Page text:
Kenya/ Malawi: refugee graduates work, study and service their communities
22 September 2014

This year's student graduates in Kakuma camp, Kenya. Nearly 20% of the previous year's graduates in Kakuma and Dzaleka camps have gone onto study in universities in Kenya, Malawi or the US. (Angela Wells/Jesuit Refugee Service)
Rome, 22 September 2014 – For the second consecutive year, refugee students in camps in Kenya and Malawi will graduate from an online Liberal Arts Diploma programme managed by Jesuit Refugee Service and Jesuit Commons: Higher Education on the Margins (JC:HEM). JRS has found that the most graduates are likely to find employment or continue their studies, and nearly all the students engage in service to their communities.

The Diploma in Liberal Arts – a three-year full time programme – is awarded by Regis, a Jesuit University in the US state of Colorado. The curriculum includes on-line undergraduate courses contributed by nearly 50 Jesuit Universities. To earn the diploma, students complete 45 academic credits, with three credits offered every eight weeks.

This year, 43 refugees from dozens of African countries will receive diplomas, bringing the total number of graduates over the past two years to 91. The programme is one of the few opportunities for refugees to receive higher education. Less than two percent of the world's refugee population gain access to higher education.

"So few refugees get an opportunity to attend higher education courses. I hope this second graduation ceremony indicates how that is beginning to change. And as time passes and JC:HEM becomes part of the normal fabric of Kakuma, that university attendance becomes the norm for refugees," Jesuit Refugee Service International Director, Peter Balleis, said at the graduation ceremony at Kakuma camp. The second graduation ceremony this year will be held in Malawi this Friday.

Of the students who graduated from the Diploma programme in 2013, eight people went on to study in universities in Kenya, Malawi or the US as a result of their participation in the programme. Three of the eight students received scholarships.

While nearly all of the students in Kakuma camp (Kenya) have been employed since they began the programme, the situation is more complex in Dzaleka, where Malawian government policy on refugee employment is more restrictive.

Tracking the further progress of students after they leave the camps has proved to be difficult due to the wide dispersal of students after they return home or resettle in third countries. However, from the first two groups of the Diploma classes in Dzaleka, of the 43 graduate refugees, 18 are known to have accessed employment opportunities, and eight are known to have gone on to further study either overseas or in Malawi.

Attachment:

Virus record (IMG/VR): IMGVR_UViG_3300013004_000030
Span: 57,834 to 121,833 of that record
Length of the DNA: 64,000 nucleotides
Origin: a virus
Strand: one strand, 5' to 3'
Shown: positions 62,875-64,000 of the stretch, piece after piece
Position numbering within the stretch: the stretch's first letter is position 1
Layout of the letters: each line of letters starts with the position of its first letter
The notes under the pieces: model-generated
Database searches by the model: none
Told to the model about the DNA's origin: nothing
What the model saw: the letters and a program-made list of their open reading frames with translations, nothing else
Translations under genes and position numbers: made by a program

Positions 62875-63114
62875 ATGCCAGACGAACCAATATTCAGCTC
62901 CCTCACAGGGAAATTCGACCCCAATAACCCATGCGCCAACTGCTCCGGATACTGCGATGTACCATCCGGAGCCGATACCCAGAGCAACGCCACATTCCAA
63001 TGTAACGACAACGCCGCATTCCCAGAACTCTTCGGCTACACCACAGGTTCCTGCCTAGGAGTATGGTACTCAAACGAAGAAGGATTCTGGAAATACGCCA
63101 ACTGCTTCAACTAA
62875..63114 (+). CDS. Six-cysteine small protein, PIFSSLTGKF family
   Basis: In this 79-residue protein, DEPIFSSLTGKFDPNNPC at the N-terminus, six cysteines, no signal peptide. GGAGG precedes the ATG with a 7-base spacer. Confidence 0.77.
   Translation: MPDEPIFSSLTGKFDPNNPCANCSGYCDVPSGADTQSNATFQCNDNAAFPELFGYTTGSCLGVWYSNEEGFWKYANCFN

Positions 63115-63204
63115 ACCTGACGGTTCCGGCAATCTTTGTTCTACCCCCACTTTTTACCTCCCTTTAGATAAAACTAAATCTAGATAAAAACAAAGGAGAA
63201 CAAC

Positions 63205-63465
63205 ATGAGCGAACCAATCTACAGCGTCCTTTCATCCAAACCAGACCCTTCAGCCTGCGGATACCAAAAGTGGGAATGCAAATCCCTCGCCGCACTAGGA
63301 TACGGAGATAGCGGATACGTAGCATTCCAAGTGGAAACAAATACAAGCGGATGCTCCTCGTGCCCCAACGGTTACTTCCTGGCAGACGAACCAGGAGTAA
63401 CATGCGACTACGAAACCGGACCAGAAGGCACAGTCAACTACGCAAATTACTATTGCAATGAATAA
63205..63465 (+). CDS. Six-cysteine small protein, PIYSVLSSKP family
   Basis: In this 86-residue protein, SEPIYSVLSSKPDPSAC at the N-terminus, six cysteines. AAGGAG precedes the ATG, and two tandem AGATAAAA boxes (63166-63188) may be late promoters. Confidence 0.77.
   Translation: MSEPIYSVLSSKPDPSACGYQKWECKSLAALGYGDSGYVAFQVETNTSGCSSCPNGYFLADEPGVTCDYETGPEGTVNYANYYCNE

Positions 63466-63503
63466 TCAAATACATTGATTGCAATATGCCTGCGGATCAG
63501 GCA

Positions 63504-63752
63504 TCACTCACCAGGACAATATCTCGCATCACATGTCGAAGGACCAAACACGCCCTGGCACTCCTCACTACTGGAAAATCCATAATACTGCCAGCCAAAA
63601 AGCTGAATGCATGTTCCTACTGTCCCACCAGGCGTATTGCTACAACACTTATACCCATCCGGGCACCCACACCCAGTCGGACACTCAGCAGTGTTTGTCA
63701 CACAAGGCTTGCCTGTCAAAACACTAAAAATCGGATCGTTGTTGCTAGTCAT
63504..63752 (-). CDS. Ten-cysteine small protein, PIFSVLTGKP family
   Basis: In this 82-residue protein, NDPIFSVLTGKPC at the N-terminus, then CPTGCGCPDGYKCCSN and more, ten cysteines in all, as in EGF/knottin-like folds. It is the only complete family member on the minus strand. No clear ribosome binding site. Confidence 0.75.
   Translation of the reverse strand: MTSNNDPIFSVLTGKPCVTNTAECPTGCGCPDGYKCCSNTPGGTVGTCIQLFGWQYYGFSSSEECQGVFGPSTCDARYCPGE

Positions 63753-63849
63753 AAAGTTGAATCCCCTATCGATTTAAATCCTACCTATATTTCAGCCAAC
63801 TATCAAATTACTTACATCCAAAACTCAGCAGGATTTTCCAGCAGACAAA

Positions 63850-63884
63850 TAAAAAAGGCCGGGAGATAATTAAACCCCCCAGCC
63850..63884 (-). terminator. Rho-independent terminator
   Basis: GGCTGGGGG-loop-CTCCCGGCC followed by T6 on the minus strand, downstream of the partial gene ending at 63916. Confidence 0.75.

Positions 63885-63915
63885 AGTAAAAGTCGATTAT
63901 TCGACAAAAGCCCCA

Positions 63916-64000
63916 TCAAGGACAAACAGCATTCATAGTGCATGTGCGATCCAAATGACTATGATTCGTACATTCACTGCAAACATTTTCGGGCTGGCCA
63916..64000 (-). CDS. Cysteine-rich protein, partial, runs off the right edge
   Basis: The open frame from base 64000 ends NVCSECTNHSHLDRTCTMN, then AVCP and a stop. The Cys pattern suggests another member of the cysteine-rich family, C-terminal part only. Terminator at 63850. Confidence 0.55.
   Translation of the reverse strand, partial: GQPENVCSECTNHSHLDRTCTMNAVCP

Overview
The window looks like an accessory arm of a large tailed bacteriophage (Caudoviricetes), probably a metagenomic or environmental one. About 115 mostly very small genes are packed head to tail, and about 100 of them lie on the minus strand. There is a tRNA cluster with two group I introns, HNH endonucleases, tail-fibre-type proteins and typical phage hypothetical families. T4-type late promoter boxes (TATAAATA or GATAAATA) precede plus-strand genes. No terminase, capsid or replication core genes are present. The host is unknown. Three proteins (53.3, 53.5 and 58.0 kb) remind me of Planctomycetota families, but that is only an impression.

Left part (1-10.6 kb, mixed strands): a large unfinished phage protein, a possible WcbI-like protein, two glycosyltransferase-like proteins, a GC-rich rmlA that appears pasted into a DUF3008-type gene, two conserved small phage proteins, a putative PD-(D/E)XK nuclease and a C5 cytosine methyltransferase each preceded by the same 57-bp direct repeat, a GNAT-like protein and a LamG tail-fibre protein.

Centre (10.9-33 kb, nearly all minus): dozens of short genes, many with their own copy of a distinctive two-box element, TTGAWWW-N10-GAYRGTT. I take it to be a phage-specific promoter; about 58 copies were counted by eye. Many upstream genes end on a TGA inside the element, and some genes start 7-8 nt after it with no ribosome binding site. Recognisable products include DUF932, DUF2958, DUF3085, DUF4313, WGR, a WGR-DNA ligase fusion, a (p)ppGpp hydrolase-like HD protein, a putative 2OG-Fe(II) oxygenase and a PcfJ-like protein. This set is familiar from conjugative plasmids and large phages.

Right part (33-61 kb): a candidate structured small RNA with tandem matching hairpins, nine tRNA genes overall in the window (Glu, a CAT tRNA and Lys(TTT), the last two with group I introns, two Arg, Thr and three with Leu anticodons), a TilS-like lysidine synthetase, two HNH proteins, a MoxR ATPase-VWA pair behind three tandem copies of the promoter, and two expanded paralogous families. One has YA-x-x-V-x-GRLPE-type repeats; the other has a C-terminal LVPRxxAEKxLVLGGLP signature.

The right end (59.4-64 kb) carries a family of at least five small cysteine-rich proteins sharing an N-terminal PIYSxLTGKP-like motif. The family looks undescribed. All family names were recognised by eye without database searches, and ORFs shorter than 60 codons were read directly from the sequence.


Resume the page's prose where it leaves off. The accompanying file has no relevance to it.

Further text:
Service to the community. At the heart of the programme is the concept of giving back to community, and many graduates have done so. A January 2014 survey at Dzaleka discovered that 85% of current graduates were engaged in some kind of weekly service activity in the camp.

The Lead Academic Tutor at Dzaleka, a post previously filled by international staff, is now a graduate from the first cohort of Diploma students.

"In 2010, it seemed we were swimming against the tide, but we managed to get our diplomas. I never even dreamed I would be able to manage the workload, but now whenever I face a challenge in my life, I have confidence to research, to think, and seek solutions to these problems. This is really the fruit of being part of JC:HEM," said Baravura Theogene.

Baravura's perspective, as a refugee graduate, has helped unlock understanding and inspire the students, bridging intercultural misconceptions, identifying challenges faced by different students and making suggestions of processes to overcome them.

Two other graduates, Jesse Kizungu (Business) and Bengheya Muhaya (Education) partnered to design and deliver a three-week business skills training course to 100 refugees, asylum seekers and local Malawians. Many who completed the training started small businesses. Bengheya and Jesse have since been hired by JRS.

Expanding opportunity. The three-year pilot Diploma programme was made available to refugees living in camps in Kakuma (Kenya) and Dzaleka (Malawi), and urban refugees in Amman (Jordan). The first group in Jordan will graduate in 2015. The programme was subsequently expanded to a camp in Mae Hong Son (Thailand) and to Herat (Afghanistan) and is expected to open in Burma, Chad and Sri Lanka within the next three years.

JRS and JC:HEM also offer a number of three- to six-month certificate courses, known as Community Service Learning Track (CSLT). The certificate courses – counselling, special needs education, English as a second language, and mother and child healthcare – are more practically oriented and directly applicable in the immediate environment of the students. To date, nearly 700 students have graduated from the CSLT courses and another 250 are currently registered.

Press Contact Information
Angela Wells
+254 20 3874152